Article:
Given the right training, the librarian could be a key person in identifying mental health and wellbeing issues.


A social hub

Many of the research participants talked about how the programmes and clubs they run inside the library supported pupils’ wellbeing in different ways.

Some libraries have reading groups to help younger or less able students improve their reading skills, or library helper schemes where a child helps with tasks in running the library. Other libraries run more informal groups inside the space such as a chess or Dungeons and Dragons club, so children get to know the school library as a space with a variety of uses.

While encouraging children to read is important in promoting wellbeing, librarians in the research were also keen to make the library a welcoming and inclusive space for those children who don’t enjoy reading.

As one participant said: “The reason that we run lots of different types of activities and events is to make sure that students who might not associate reading as a really positive thing will still associate the library with something really positive.”


A mindfulness station

The report reveals that some school libraries are hosting mindfulness groups for their pupils. The library is a neutral location and may not be as stressful to the pupils as a classroom, and the quieter atmosphere in the library makes it the ideal place for children to start practising mindfulness to reduce their anxiety.

A librarian explained how it works in her school: “I set up a mindfulness station. We’ve got breathing techniques and grounding techniques available for them to do. We’ve got activities and puzzles – anything just to calm their mind.”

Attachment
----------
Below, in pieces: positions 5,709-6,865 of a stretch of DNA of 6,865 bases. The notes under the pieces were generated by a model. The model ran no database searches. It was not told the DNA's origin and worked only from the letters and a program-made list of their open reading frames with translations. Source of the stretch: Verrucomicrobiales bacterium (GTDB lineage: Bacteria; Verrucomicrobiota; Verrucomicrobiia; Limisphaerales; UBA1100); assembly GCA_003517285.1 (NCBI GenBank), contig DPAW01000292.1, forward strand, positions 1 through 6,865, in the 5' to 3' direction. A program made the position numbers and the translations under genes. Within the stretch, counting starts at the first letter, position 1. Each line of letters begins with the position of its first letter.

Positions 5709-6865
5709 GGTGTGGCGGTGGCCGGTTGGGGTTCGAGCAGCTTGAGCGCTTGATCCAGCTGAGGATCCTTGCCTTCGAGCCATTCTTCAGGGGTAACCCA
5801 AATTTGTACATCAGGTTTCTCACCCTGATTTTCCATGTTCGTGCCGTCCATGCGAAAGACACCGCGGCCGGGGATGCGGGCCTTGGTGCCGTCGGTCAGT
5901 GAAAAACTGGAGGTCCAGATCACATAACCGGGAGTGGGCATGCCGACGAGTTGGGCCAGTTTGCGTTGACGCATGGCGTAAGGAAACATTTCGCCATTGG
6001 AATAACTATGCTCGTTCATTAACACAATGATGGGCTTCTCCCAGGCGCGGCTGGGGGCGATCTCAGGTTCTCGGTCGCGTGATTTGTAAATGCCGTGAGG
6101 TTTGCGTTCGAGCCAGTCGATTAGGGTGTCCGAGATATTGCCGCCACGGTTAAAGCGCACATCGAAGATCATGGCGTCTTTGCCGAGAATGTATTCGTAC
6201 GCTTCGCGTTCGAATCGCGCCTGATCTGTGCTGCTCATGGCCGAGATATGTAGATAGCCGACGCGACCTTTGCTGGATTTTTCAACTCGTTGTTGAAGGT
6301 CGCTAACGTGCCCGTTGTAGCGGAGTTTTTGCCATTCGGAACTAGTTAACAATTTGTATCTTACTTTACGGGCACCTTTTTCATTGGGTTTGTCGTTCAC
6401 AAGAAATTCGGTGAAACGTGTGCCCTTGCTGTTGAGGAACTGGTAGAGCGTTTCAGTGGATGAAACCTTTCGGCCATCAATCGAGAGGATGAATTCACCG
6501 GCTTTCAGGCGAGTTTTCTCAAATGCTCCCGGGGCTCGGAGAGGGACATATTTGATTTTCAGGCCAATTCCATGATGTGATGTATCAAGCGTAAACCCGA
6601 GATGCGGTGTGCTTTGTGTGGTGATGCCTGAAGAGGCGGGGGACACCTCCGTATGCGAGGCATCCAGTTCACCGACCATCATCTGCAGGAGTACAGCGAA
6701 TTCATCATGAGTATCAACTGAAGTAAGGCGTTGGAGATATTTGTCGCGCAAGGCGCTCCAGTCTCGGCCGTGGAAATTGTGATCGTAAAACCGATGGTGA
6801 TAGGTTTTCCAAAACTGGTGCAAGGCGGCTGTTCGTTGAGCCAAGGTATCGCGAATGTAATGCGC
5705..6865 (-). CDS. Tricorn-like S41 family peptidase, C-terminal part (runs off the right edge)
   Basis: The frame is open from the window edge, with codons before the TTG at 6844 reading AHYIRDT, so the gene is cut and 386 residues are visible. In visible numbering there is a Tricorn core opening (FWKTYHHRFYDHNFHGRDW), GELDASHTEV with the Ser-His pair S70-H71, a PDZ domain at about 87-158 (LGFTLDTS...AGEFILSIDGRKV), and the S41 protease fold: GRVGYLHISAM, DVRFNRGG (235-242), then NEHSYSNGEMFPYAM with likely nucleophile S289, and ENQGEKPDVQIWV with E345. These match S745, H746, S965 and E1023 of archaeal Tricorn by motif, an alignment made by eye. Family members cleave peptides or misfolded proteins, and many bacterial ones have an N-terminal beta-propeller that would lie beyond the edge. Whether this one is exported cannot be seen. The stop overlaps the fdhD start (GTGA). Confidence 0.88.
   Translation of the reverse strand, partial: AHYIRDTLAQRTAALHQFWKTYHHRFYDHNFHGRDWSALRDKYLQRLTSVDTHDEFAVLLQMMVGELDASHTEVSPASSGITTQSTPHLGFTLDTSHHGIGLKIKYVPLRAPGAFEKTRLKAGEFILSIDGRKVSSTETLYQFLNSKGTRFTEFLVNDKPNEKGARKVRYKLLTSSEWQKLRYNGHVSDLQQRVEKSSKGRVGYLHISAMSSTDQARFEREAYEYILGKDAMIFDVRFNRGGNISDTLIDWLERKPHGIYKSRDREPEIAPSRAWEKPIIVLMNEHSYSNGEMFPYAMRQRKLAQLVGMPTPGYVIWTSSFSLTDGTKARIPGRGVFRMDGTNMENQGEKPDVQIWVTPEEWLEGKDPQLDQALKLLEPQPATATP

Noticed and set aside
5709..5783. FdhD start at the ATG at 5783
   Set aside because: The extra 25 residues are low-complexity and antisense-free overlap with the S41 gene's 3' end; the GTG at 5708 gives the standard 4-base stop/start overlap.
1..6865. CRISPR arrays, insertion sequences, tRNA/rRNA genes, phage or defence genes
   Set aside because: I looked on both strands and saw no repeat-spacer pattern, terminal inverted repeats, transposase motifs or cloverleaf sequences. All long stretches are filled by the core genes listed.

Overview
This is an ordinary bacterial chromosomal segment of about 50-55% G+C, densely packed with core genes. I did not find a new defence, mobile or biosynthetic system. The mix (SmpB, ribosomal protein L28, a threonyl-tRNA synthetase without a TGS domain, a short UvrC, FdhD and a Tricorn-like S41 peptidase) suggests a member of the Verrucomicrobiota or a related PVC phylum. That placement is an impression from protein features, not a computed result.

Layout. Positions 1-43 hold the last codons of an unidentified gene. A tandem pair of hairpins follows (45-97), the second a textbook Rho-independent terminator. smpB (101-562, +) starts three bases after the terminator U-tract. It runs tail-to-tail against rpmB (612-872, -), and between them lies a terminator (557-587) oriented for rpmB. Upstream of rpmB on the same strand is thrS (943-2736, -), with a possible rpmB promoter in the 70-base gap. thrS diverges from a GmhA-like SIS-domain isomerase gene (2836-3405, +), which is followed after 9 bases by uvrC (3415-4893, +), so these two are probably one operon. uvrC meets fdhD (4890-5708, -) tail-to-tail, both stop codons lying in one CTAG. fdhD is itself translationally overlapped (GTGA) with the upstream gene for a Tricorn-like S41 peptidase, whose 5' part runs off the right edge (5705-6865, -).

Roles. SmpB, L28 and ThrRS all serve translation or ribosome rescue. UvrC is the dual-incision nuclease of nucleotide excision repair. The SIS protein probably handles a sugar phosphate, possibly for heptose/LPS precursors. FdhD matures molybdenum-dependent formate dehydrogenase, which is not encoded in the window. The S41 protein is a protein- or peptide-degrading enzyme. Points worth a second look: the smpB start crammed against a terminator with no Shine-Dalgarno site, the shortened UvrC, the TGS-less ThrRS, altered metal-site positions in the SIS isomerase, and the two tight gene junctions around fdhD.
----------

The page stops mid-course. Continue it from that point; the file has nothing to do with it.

The walk-in aspect of the group makes it more casual, so it holds greater appeal to pupils and opens the door to an important source of support.


A self-help resource

Many school libraries contain books and resources to support pupils’ mental and emotional wellbeing by helping children understand how they are feeling and how to manage those feelings. For older children who are able to seek help independently, the library can be the first port of call.

One librarian explained how her school library has a self-service system which is used particularly for books regarding mental health. The advantage is that pupils don’t have to present the items they are borrowing to the librarian, and this helps to give a little privacy and overcomessome of the barriers that prevent young people from seeking help for mental health issues.


Conclusion

The past two years have put a strain on everyone’s mental and emotional health, and schools will be doing all they can to boost pupils’ wellbeing in the months and years ahead. The school library could prove to be an essential source of pastoral support, offering children somewhere to share their worries and enjoy new pastimes as well as nurturing a lifelong love of reading.

The full end of phase one report from the Great School Libraries campaign includes best practice examples from schools and offers a toolkit for creating a school library which supports pupils’ wellbeing (2021).

  • Alison Tarrant and Caroline Roche are co-chairs of the Great School Libraries campaign, which is being run by CILIP (the Library and Information Association), CILIP’s School Libraries Group and the School Library Association. Visit www.greatschoollibraries.org.uk


Further information & resources

  • Children's Society: Children's mental health statistics, accessed February 2022: https://bit.ly/3JeSb3H
  • Great School Libraries: The Great School Libraries campaign: End of phase one report, December 2021: https://bit.ly/3JddeUf
  • Hughes et al: High school spaces and student transitioning: Designing for student wellbeing. In Hughes et al (eds), School Spaces for Student Wellbeing and Learning. Springer, 2019.